kant’s murderer at the door: is there a right to lie?

I was asked on Facebook:

Start­ing with the Cat­e­gor­i­cal Imper­a­tive as the basic of ethics, would Kant not be wrong about the mur­der­er at the door?


The ques­tion is: Is there a right to lie when­ev­er I think I am or some­one else is in dan­ger. The answer is: No, because any­one could think that I could think I was in dan­ger any­time. So this was a prob­lem to accept­ing con­tracts, because any­one could right­ful­ly say to be in dan­ger and there­fore right­ful­ly lie. Keep­ing con­tracts is accord­ing to Kant a demand­ment of prac­ti­cal rea­son. So you have to trust that oth­ers act accord­ing to that demand­ment. Accord­ing to the Cat­e­gor­i­cal Imper­a­tive, a right to lie can’t be a uni­ver­sal law. Seen it that way Kant’s not wrong about the mur­der­er at the door.

But in the “mur­der­er at the door” sit­u­a­tion, it is some­one else in dan­ger, not your­self (for exam­ple you are in Nazi Ger­many and you are hid­ing a Jew and the SS comes, should you lie about hid­ing a jew or tell them the truth). Is lying to save some­one else wrong? I know Kant would say yes, but I am won­der­ing if his sug­ges­tion that we should not fails his own cat­e­gor­i­cal imper­a­tive. Isn’t it a uni­ver­sal law to pro­tect inno­cent people?


It’s not the ques­tion if it’s wrong, it’s the ques­tion if its right­ful. In a state of law lying intend­ed to save some­one would­n’t be right­ful to Kant, because it would elim­i­nate for­mat­ing con­tracts, just like I said it before.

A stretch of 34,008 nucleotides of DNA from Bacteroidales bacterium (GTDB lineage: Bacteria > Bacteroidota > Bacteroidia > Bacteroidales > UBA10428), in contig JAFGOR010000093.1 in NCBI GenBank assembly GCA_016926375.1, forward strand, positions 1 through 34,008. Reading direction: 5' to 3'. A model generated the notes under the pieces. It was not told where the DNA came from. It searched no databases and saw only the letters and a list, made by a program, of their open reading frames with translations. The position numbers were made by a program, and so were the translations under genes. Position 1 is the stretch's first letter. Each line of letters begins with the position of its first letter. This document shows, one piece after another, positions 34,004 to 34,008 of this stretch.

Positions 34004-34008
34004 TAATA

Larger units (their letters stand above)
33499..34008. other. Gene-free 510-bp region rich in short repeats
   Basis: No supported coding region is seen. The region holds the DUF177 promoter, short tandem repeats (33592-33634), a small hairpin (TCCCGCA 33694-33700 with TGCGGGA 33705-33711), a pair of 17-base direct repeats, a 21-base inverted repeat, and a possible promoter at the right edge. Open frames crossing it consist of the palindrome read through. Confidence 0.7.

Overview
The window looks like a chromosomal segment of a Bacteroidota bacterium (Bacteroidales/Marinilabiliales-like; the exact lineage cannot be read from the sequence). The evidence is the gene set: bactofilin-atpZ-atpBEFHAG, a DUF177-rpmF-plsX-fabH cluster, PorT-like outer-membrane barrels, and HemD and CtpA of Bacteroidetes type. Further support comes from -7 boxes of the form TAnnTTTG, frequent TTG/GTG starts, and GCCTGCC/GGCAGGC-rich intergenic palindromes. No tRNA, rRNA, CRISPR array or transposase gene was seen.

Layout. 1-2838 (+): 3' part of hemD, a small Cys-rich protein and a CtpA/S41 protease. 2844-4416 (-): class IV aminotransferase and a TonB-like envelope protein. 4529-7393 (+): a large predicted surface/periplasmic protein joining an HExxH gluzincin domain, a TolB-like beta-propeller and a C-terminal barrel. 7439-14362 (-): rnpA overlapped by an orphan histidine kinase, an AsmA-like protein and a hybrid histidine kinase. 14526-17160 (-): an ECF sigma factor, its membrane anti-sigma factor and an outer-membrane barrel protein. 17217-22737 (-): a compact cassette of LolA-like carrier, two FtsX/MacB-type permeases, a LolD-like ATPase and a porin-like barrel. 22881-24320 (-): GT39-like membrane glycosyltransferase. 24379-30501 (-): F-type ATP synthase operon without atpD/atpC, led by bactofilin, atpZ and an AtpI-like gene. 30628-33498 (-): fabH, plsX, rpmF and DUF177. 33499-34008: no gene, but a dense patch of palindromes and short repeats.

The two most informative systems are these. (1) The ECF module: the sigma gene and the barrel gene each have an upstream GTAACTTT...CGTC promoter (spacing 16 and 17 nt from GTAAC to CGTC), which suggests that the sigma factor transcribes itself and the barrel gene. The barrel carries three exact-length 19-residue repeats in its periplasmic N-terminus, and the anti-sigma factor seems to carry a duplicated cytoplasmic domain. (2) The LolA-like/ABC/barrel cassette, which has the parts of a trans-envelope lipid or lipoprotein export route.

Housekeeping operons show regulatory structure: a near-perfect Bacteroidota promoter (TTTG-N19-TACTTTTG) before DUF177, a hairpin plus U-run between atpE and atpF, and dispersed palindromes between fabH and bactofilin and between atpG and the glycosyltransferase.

But Kant would­n’t call Nazi Ger­many a state of law. I think he wrote some­where that he thought such a state would­n’t be pos­si­ble at all. Accord­ing to Kant Nazi Ger­many was intrin­si­cal­ly a state of war. It was fatal that the Ger­mans did­n’t get that.

There could be a uni­ver­sal law to pro­text inno­cent peo­ple but with­in a state of law it could­n’t include a right to lie or an emer­gency law (Notrecht). I guess there can be sit­u­a­tions in a state of war where you can’t act accord­ing to what you think is a right­ful action. But that would­n’t be a sit­u­a­tion that phi­los­o­phy can solve.

I guess that may bethe prob­lem with deon­to­log­i­cal ethics. There are some sit­u­a­tions that it just does­n’t apply.


I dont think this is a prob­lem with deon­to­log­i­cal ethics. There are just sit­u­a­tions that are not gen­er­al­iz­able, which is the ground for philosophy.

Immanuel Kant — Über ein ver­meintes Recht aus Men­schen­liebe zu lügen.

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